Travel Blog

An Icelandic Winter

Iceland has always been high on my bucket list! Especially since I have seen and heard such amazing things since moving to Europe. Considering I didn’t get a proper Northern Lights show in Norway last January, I thought I would try again in Iceland. SO, I decided December 2019 was time! Please read on to see how that panned out…

Trip Highlights

The Blue Lagoon

Okay, I’m not going to lie… it is NOT cheap! At around £70 (the cheapest package) it is definitely a treat-yo-self splurge. The package we got included one face mask, the use of towels, one complimentary drink and of course use of the lagoon. It was AMAZING. We got a transfer straight from the airport to the lagoon at 11:30am (transfer cost around £30 for 2 ways) so we arrived at midday.

In the women’s changing rooms, there are lockers for your belongings, a few closed changing rooms (fair warning plenty of people just change out in the open or even walk around naked…) and showers. You need to change into your swimsuit BEFORE going to the showers, then shower without anything on… then put your swimsuit back on to go into the lagoon. They (and I) recommend putting some of their conditioner in your hair before going in, even if its just around your hairline/neck/ends. This will help protect your hair from the drying effect of the silica in the water.

Blue Lagoon Silica Face Mask and Strawberry Skyr Smoothie

It is HUGE.

Pools by the front door

We spent about 3 hours in the lagoon itself. So even if it is quite busy, it is pretty easy to spread out. There is a mask bar at one side and a drinks/smoothie bar on the other. Like I mentioned the package includes a silica mask and one drink. We got our mask then headed over and got a Skyr Smoothie (can recommend the strawberry!). We obvs took some cute pics with our masks on so we left them on longer than the recommended 5-10mins. I would stick to the recommended time… If you leave it on too long it can end up drying your skin out more than helping it. So my face ended up quite red and felt very tight and kinda burned (I do also have sensitive skin…Oops.) BUT we put on some moisturiser from our bags and it felt much better!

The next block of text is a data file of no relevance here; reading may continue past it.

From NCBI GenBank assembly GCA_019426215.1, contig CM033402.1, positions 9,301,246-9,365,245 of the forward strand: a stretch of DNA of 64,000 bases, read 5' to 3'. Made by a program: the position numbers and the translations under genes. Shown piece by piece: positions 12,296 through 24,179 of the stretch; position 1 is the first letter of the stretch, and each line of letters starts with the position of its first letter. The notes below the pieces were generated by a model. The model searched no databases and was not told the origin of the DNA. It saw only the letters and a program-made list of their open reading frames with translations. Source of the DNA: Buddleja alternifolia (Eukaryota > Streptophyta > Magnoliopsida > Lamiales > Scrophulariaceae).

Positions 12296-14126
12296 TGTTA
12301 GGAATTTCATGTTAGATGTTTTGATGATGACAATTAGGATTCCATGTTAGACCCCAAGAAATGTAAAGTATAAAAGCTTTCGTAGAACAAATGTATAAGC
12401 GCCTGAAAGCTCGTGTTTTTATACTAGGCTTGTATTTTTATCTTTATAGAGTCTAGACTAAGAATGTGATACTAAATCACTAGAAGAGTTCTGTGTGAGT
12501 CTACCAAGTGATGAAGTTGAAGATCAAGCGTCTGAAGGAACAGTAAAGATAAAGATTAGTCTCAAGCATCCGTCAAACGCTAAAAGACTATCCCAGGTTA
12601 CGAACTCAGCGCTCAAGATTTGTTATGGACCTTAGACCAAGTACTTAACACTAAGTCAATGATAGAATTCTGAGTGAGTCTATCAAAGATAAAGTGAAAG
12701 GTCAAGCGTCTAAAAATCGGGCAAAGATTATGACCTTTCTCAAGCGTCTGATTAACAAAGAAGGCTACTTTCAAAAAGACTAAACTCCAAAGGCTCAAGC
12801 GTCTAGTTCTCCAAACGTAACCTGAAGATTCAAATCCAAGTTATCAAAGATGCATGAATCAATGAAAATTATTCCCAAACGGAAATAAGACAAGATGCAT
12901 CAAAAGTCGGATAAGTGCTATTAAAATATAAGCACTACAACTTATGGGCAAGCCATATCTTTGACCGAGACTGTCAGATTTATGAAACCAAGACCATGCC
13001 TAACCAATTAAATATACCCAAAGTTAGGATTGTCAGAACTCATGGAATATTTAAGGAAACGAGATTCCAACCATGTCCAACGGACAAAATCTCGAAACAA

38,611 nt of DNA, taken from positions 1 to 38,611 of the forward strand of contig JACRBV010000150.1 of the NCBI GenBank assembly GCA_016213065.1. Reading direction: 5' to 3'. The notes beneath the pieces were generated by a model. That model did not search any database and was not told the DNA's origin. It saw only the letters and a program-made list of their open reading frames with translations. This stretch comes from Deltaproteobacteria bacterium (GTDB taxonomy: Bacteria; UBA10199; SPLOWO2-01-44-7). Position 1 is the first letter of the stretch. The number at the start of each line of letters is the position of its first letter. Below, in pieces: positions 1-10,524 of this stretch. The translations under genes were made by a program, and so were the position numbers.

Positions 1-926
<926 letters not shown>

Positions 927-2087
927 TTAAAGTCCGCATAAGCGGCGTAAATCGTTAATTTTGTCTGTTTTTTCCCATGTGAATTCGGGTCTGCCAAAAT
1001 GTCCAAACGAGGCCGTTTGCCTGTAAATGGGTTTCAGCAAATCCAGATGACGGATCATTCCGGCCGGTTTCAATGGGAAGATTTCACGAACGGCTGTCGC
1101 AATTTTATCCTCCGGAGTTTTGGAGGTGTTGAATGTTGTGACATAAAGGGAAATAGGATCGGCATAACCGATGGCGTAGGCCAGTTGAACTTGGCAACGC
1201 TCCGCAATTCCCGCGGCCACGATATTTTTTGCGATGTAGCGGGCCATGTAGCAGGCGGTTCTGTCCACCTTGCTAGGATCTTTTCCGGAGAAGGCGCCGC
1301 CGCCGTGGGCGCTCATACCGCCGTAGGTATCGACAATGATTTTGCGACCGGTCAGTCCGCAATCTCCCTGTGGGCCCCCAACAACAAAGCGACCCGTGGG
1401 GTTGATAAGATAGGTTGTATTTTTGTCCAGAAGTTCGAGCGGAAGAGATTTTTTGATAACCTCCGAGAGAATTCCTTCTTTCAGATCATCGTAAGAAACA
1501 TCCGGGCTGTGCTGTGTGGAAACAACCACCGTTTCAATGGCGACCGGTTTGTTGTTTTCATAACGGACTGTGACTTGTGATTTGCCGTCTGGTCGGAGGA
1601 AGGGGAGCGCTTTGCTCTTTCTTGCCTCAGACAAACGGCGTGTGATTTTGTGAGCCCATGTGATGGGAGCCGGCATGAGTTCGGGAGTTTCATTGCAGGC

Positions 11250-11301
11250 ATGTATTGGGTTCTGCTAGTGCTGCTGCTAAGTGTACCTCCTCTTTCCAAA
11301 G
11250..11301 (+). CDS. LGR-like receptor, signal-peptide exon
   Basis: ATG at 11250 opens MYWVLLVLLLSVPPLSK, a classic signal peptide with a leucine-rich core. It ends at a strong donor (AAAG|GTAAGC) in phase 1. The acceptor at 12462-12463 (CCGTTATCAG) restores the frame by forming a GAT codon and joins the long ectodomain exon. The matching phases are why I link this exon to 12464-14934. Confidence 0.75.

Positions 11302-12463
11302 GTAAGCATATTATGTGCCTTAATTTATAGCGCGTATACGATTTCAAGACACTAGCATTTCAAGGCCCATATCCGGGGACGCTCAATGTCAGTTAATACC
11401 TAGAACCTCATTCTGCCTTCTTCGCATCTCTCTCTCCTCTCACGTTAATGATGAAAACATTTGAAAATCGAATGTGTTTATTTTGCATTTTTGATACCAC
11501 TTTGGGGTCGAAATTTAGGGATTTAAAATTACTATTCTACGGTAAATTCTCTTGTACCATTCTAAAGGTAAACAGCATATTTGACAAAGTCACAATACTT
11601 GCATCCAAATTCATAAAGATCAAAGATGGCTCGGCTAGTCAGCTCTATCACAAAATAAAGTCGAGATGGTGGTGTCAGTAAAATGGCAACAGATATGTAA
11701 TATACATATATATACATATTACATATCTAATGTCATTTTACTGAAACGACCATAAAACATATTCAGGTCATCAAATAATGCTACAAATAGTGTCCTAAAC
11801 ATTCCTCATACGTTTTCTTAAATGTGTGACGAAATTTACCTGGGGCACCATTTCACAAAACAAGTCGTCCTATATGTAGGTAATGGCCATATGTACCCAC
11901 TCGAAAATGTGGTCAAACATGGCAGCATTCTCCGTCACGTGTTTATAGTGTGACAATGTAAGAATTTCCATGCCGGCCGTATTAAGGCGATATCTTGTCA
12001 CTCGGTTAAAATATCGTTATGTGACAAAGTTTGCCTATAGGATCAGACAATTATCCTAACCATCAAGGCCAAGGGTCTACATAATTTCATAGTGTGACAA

Just by the front door to the left (as you walk in) are some smaller, non-swimming pools that looks so pretty and perfect for some out of the water shots. The walk itself to/from the carpark is so pretty! Especially in the snow. The transfers from the Lagoon leave quarter past every hour from the carpark, so make sure you time your exit right if you are getting one.

Horse Riding

If you follow me or have read some of my previous blogs (find them here! ), you will know I am a horsey girl. So I 100% wanted to ride some Icelandic horses on my trip and let me tell you, it did NOT disappoint! First of all, just check out this view!

We went to Ishestar Riding Centre, which is about a 25 minute drive out of Reykjavik (they also provide a pick up if you need). The Lava Tour cost 12,200 ISK each (around £75) and went for 2 hours. For those of you who don’t know horse-related activity average prices – this is pretty decent! We were lucky and had a small group with just 4 of us plus our guide. They provided us with helmets and snowsuits to keep safe and warm. They also have rubber boots there but if going in winter I would recommend wearing your snow boots.

Stunning viewpoint (break spot)

The views!

The horse shoes we got to take home